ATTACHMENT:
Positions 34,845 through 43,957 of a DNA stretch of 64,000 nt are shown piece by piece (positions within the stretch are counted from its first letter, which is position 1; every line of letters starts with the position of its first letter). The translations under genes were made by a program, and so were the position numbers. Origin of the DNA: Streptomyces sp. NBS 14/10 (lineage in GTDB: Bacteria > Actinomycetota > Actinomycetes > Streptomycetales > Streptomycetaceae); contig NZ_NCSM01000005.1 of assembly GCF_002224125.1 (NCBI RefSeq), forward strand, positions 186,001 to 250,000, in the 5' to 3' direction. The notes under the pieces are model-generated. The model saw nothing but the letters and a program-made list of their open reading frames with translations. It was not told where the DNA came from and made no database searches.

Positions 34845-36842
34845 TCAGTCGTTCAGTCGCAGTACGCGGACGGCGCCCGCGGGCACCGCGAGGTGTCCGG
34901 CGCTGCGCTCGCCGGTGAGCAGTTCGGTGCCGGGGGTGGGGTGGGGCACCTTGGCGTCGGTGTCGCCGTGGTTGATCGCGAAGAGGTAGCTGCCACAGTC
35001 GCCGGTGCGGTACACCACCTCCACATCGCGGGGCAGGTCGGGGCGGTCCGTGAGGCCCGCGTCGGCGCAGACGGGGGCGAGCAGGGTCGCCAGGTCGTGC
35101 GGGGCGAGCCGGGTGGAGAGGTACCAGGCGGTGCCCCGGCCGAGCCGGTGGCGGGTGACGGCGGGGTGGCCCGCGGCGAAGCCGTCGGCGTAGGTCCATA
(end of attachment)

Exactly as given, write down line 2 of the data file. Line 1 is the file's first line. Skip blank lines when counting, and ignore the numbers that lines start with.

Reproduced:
Positions 34845-36842